In the past two years, 81 percent of hospitals and health insurance companies have had a data breach, according to a report released by KPMG.
"These are all incidents where they have determined they lost data," said Greg Bell, Cyber US Leader at KPMG. "This wasn't just a malware or a virus infection — it actually went to exfiltration."
The study surveyed 223 senior technology and security executives at health care organizations with over $500 million in annual revenues.
However, only 66 percent of the insurance executives and 53 percent of hospital executives said they said that they were prepared for an attack.
And 16 percent said they cannot detect an attack in real time.
As a result, KPMG was dubious about one result — that only 13 percent of organizations had an average of more than one attempted cyberattack a day.
According to KPMG, many organizations are not collecting data on attacks or managing them effectively. They might also be under reporting the number of actual breaches, as well.
"They are probably compromised and don’t even know it,” said Michael Ebert, KPMG partner and healthcare leader at the firm’s Cyber Practice, in the report.
One problem is staffing.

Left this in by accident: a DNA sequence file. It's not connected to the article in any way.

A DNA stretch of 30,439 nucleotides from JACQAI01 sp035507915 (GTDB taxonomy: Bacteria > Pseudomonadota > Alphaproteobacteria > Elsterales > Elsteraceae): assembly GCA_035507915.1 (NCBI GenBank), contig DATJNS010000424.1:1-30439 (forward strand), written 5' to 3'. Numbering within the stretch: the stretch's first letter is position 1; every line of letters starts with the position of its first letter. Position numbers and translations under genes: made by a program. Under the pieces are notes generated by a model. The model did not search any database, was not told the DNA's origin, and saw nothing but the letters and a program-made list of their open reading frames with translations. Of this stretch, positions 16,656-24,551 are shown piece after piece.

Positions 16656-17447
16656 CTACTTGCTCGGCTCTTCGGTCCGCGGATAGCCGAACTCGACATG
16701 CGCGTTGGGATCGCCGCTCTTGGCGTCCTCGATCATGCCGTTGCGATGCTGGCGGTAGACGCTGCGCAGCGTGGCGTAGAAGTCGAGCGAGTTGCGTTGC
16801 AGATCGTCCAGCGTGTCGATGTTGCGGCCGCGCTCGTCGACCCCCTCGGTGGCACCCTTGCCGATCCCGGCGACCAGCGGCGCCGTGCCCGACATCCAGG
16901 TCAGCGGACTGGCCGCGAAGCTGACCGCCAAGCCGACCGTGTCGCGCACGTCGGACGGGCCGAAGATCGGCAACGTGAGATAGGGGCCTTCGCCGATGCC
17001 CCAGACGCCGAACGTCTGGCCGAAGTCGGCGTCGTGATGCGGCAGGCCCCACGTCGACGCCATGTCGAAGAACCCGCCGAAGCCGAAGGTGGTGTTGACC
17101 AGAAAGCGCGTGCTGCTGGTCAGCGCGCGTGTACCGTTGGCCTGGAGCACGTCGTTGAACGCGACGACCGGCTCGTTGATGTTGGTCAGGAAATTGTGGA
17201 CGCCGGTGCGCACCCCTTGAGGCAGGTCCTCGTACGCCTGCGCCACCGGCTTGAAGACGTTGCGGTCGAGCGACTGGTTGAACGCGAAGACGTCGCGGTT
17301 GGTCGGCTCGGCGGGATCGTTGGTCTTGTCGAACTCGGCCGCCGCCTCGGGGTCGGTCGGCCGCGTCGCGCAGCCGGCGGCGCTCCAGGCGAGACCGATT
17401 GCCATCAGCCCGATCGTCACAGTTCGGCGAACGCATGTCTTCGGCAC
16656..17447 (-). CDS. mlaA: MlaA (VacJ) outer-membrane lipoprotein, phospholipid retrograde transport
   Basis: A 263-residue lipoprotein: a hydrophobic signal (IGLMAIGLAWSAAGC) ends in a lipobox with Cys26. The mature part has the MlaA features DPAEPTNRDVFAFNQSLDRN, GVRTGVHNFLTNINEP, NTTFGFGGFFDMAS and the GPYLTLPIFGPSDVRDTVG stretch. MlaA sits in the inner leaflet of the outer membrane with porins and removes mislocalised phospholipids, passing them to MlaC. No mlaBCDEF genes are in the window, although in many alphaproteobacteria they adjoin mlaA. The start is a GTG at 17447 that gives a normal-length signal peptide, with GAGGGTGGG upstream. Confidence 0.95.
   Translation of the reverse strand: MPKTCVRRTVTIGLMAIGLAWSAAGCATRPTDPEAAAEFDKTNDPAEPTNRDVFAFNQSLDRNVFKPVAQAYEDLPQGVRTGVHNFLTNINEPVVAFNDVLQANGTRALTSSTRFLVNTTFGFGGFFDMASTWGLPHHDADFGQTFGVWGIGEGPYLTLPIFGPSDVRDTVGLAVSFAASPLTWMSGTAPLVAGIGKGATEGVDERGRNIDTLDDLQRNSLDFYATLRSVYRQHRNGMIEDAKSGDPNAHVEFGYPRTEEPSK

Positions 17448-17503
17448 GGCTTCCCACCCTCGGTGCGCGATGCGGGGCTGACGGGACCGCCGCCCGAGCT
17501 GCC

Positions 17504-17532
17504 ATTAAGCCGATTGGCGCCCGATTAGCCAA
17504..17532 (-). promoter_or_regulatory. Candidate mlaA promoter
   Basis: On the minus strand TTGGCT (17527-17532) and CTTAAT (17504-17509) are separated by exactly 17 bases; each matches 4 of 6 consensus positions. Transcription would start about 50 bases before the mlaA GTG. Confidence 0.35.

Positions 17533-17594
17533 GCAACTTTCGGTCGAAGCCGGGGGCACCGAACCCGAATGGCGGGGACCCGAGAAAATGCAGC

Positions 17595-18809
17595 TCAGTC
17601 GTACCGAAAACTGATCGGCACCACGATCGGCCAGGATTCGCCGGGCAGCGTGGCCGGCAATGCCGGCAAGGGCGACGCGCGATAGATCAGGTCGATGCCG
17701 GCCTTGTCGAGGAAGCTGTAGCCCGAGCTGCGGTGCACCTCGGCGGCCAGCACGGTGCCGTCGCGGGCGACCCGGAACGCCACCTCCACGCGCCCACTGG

"They don't have someone who is solely responsible for information security, who collects that information and provide that leadership to the organization," Bell said.
According to the survey, 15 percent of healthcare organizations do not have a leader whose sole responsibility is information security. And 23 percent do not have a security operations center to identify and evaluate threats.
In addition, 55 percent say they have a hard time staffing their organization, said Bell.
Another issue could be a disconnect with a senior leadership of these companies.
According to another recent KPMG survey, 92 percent of CEOs said that their companies are fully prepared to deal with a cyberattack.
"There's over-confidence in the board room and top executive suite," Bell said.
On a positive note, 85 percent of hospital boards and 89 percent of insurance company boards have discussed cybersecurity in the past year.
In addition, 86 percent of hospitals and 88 percent of insurance companies have increased spending on cyber security in the past 12 months.
However, spending levels are still not adequate in many areas.
"That spending rate is probably under-invested considering that the threat to an organization has increased so much," said Ebert.
Most problematic is managing vendor security risks, where only 35 percent of respondents said that they had adequate resources.
In addition, only 53 percent said they had adequate resources to monitor for data leakage, and 55 percent for handling security incidents.
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